The NHS, although not perfect, is something that all bar the very rich use whenever they need an operation, medication, urgent medical attention or even if they feel they’re ill and need a diagnosis from their GP. If it wasn’t there, we would all miss it, but it seems that current government policy could see the gradual destruction of universal healthcare in Birmingham and beyond.
How Birmingham’s been affected
The second city is home to over one million people, while patients in Wolverhampton, Sutton Coldfield, Dudley and Walsall are also reliant on services here if they can’t get the necessary treatment in their local areas. Services for all people, especially children are among those most at risk of the chop, particularly at Birmingham Children’s Hospital.
News that the money provided by the City Council, are to slash the amount of money it gives to fund the hospital’s mental health services has come as a shock to all involved. The warning came from the hospital’s management, who also said that 30 jobs could go.
£1.4m is being sliced from the Children Hospital’s funding (p182) suggesting that the Council will stop at nothing to try and satisfy national government, but at what cost? Mental health services are very important, as over 1,000 children are reliant on it to help them get through a difficult period of their lives.
Back in May 2011, we took part in a protest at Queen Elizabeth Hospital against the removal of around 700 beds by the local NHS Trust. The hospital itself faced one sixth of its budget being slashed, something which thousands of residents complained about, fearing the standard of care at Queen Elizabeth Hospital would slip significantly.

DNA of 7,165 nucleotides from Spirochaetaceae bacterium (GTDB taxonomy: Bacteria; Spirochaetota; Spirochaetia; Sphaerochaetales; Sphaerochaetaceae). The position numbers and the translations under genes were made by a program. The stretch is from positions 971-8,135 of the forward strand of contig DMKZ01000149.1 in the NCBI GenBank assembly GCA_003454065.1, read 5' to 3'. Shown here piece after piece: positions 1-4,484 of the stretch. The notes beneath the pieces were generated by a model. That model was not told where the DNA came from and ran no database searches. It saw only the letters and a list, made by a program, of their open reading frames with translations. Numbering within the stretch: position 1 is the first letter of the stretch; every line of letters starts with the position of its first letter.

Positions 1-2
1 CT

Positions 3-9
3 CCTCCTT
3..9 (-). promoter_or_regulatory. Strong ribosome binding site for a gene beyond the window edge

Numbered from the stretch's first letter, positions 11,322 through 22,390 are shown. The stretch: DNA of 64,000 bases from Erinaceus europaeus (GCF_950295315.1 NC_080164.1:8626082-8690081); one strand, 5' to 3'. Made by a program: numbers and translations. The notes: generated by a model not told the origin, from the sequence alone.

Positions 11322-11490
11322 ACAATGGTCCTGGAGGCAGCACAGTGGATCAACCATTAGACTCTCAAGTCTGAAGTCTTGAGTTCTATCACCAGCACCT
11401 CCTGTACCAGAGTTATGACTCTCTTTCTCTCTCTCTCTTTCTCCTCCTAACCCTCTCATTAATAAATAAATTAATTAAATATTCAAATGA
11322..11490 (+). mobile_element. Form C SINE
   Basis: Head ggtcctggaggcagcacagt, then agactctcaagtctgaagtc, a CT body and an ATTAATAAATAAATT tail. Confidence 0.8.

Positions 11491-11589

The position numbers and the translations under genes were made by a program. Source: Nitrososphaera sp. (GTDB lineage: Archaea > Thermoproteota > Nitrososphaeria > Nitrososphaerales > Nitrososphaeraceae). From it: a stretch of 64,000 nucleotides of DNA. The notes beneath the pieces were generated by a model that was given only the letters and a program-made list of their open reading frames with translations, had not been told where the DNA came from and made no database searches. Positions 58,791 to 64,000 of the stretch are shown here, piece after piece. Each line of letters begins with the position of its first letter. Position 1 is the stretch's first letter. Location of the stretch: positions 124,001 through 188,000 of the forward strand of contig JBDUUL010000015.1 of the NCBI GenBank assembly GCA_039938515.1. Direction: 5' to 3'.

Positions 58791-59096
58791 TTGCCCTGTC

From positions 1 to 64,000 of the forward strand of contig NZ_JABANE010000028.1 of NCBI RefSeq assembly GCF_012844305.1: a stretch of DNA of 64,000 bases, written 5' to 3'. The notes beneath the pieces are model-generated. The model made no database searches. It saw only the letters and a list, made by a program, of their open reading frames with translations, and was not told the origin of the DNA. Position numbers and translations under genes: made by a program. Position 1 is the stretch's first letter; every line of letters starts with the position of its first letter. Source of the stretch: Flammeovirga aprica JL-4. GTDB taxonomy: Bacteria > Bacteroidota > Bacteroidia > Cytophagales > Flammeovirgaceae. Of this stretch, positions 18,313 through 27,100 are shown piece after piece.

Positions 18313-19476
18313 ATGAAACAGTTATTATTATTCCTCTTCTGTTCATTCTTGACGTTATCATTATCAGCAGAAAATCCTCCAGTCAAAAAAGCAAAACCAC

The national picture
The scenes in Birmingham of savage cuts to healthcare budgets are being replicated across the UK. Vital services for everyone from cancer patients to children recovering from serious illnesses are being either pared down or culled completely which will come at the expense of staff losing their jobs and patients being forced to go without care or travel longer distances to a different hospital.
One issue that seems to be affecting patients more than most is the increasing amount of time they may face having to wait for attention in A&E departments. A large proportion of patients referred to A&E are being made to wait as long as four hours before they’re able to see a doctor or nurse.
The whole point of A&E services is that anyone forced to go there should be able to receive medical attention as soon as possible. However, reduced staff levels mean that more people are forced to bide their time until they get seen, which when seriously ill is the last thing any patient wants to go through.
As the second biggest city in the UK, Birmingham’s hospitals are susceptible to such horrors, but it doesn’t make it more acceptable. Rather than prioritising cutting debt, maybe the government should look at what austerity is doing to the NHS and realise that it’s a resource that needs all the help it can get to meet the needs of the city’s people.Since forming in the aftermath of the 2010 General Election, the Conservative/Liberal Democrat coalition government have presided over massive cuts in many departments. Welfare, education, health – it seems that nothing has been spared from the chop, all in the name of austerity and trying to bring the deficit down. Healthcare and benefits are two areas that have been cut a lot.